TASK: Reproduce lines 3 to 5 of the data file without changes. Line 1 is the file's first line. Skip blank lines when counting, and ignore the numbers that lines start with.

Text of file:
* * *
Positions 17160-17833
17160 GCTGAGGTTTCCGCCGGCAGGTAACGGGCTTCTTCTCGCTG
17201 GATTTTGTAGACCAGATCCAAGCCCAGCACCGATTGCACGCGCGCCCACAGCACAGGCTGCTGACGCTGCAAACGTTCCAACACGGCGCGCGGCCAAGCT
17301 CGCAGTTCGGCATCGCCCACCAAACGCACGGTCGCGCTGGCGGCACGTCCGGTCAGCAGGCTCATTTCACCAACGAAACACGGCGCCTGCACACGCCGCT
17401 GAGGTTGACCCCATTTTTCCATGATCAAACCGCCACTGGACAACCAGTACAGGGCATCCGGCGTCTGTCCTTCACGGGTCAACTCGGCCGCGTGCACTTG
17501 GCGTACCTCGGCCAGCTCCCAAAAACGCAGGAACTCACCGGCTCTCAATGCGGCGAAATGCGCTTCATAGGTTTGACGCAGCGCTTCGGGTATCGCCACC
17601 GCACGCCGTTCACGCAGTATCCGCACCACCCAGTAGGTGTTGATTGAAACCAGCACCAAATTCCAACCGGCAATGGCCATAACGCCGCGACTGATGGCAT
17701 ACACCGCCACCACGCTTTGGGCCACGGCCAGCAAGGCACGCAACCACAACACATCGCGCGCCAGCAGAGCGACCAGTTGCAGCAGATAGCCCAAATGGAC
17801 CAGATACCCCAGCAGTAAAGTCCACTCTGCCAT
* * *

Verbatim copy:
17201 GATTTTGTAGACCAGATCCAAGCCCAGCACCGATTGCACGCGCGCCCACAGCACAGGCTGCTGACGCTGCAAACGTTCCAACACGGCGCGCGGCCAAGCT
17301 CGCAGTTCGGCATCGCCCACCAAACGCACGGTCGCGCTGGCGGCACGTCCGGTCAGCAGGCTCATTTCACCAACGAAACACGGCGCCTGCACACGCCGCT
17401 GAGGTTGACCCCATTTTTCCATGATCAAACCGCCACTGGACAACCAGTACAGGGCATCCGGCGTCTGTCCTTCACGGGTCAACTCGGCCGCGTGCACTTG